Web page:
The ground-hugging Mazda RX-8 sports car ranked best and the big Ford Explorer Sport Trac 4x2 truck was worst in the government's new rating of rollover safety for 2004 model-year vehicles, released yesterday by the National Highway Traffic Safety Administration.

It was the first model year the government has evaluated rollover safety using an actual driving test in addition to simply computing a vehicle's center of gravity. The agency has released some of the results in past months, but yesterday completed the full slate of vehicles it planned to test this year and augmented the ratings with new information not previously made public.

The new information went beyond the usual star rating system for evaluating performance -- one star is worst, five is best -- to also provide the percentage likelihood that each car or truck might tip over in a single-vehicle crash.

The little RX-8, wide and low to the ground, was the only vehicle to earn a five-star rating and had the lowest rollover potential at 8 percent. The Explorer Sport Trac 4x2, on the other hand, earned the only two-star rating, had a nearly 35 percent chance of rollover and tipped up during the driving test.

"Consumers should . . . make buying choices accordingly," NHTSA chief Jeffrey W. Runge said in a news conference. He added that the agency is not telling buyers to stay away from low-rated vehicles such as the Explorer, noting that "there are lots of vehicles out there that are prone to roll over and we call them trucks."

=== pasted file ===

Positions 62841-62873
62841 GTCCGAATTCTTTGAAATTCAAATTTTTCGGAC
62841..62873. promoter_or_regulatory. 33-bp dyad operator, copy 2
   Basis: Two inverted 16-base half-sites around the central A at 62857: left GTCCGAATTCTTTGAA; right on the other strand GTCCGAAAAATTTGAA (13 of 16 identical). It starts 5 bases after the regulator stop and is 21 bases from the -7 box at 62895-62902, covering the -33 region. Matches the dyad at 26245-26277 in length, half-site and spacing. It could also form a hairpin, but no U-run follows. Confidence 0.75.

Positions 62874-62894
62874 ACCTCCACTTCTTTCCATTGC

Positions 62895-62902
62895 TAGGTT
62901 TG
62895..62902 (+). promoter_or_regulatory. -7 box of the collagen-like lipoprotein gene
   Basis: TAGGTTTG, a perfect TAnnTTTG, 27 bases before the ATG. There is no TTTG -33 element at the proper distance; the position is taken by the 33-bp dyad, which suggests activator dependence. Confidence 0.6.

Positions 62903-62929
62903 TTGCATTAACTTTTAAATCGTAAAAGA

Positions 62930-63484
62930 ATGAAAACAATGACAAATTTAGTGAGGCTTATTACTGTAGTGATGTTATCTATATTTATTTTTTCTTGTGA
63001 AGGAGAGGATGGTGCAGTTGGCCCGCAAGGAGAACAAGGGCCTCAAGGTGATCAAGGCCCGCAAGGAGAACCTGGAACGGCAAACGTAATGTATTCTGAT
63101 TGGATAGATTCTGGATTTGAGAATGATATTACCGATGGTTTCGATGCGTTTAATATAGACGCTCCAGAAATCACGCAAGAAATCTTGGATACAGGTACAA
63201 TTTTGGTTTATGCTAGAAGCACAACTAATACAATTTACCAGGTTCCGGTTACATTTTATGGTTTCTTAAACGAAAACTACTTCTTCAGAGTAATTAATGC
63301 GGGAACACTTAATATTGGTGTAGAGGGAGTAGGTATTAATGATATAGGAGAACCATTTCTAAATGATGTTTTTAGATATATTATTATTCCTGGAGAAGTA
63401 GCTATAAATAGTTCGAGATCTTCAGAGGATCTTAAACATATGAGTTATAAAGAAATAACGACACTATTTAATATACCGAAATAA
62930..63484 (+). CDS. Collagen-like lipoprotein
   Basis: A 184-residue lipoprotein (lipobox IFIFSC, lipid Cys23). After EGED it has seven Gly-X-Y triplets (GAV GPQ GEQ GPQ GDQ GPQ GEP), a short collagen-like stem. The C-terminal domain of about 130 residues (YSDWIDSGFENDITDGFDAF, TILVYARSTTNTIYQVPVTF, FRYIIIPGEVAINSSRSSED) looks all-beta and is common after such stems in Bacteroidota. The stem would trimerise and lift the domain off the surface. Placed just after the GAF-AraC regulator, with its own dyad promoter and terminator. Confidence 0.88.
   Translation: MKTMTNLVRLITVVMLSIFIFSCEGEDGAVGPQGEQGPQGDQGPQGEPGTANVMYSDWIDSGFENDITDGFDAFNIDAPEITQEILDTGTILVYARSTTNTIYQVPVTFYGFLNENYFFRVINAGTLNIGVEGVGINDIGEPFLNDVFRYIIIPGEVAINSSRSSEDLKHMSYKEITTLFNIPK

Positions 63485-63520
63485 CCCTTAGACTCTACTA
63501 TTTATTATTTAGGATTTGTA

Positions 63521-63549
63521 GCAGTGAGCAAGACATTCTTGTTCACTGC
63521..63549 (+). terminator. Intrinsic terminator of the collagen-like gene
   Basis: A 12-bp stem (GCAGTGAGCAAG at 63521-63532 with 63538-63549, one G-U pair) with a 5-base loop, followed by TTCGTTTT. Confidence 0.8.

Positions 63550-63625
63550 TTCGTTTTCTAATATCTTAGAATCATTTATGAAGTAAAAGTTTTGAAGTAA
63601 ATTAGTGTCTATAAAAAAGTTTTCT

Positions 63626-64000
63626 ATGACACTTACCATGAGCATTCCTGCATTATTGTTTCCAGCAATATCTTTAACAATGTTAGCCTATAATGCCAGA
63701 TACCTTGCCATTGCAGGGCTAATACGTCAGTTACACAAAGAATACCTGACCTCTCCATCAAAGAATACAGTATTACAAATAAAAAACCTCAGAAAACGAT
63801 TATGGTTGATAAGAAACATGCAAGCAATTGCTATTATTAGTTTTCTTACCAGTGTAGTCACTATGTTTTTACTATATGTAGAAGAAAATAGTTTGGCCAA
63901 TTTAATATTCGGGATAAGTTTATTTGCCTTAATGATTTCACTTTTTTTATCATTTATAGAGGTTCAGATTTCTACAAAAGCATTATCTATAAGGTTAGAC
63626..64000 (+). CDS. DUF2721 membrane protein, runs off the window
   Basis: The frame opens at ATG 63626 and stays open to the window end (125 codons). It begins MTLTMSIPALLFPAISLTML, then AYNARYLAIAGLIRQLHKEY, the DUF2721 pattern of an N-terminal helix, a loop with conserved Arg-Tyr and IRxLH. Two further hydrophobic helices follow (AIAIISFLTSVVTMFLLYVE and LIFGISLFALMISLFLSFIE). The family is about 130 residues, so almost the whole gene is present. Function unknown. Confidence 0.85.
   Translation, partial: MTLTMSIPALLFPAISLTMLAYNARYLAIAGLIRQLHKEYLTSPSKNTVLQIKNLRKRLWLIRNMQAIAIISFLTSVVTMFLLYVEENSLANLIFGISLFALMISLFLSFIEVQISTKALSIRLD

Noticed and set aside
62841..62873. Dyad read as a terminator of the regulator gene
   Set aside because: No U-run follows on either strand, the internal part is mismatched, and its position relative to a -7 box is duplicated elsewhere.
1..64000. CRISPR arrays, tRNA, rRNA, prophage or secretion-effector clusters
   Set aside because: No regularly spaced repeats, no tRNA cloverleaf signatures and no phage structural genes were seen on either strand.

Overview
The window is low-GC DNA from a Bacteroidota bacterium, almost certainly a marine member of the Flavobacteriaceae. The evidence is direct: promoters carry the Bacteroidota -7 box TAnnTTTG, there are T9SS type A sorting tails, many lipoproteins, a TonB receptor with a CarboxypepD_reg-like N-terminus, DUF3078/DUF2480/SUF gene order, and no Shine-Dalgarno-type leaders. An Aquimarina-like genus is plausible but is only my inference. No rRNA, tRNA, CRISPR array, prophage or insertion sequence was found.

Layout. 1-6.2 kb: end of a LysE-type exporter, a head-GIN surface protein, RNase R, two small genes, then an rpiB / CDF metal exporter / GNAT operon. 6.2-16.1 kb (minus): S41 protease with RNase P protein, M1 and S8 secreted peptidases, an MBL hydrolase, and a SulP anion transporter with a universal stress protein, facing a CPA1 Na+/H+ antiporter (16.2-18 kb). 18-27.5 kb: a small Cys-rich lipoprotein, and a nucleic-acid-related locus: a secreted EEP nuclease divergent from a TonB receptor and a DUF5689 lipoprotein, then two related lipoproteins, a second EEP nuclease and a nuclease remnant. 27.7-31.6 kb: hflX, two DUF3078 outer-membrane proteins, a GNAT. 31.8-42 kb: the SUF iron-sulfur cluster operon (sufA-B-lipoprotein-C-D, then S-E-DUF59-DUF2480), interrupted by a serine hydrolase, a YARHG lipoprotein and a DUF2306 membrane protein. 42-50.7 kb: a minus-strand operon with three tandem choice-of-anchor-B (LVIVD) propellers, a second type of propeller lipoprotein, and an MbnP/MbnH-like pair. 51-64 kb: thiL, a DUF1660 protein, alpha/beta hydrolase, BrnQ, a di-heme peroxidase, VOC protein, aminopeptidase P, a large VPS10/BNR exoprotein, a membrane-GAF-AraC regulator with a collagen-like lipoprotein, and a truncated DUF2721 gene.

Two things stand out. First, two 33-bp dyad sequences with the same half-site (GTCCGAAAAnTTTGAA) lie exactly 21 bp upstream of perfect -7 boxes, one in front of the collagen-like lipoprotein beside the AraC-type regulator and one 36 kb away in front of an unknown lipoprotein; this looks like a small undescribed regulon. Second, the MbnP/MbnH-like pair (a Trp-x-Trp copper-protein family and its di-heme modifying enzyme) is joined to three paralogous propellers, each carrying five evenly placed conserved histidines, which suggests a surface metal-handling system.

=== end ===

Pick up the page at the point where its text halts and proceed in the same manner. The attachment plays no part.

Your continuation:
The many thousands of people who choose to buy such vehicles should know that they must be driven with extra care, he said, and the rollover rating "should be part of the [decision-making] formula, as well as price."

The full list of vehicle rollover ratings can be viewed on the NHTSA Web site www.safercar.gov. It does not contain every make and model on sale in 2004, but features many of the most popular types. For instance, there are entries for new vehicles such as the Chrysler Pacifica, a cross between a wagon and a sport-utility vehicle that earned four stars and showed a 14 percent rollover rate for the two-wheel-drive model and 13 percent for all-wheel-drive.

Car safety advocates have criticized NHTSA's rating system for being too broad, and Runge said the enhanced ratings are partly an effort to address those concerns. The percentages highlight the problem with the star ratings; the Toyota Tacoma 4x2 pickup showed a 20 percent rollover likelihood and tipped up during the driving test, but still earned the same number of stars -- four -- as the Acura TL sedan, which did not tip and had only a 10 percent chance of rollover.

Safety groups also complain that NHTSA puts too much emphasis on evaluating a vehicle's center of gravity and does not give enough weight to the driving test. Yesterday, agency officials defended their approach, pointing out that 95 percent of all rollover crashes involve a car or truck being "tripped" by a rock or some other roadway obstacle. Only 5 percent of real-world rollovers are caused by the type of sharp turning maneuver used in NHTSA's test, which was mandated by Congress.

Runge said the agency is studying new tests that would rate vehicles for handling abilities, as well as tests of new electronic stability control systems, and will consider releasing those results as a further supplement to rollover ratings.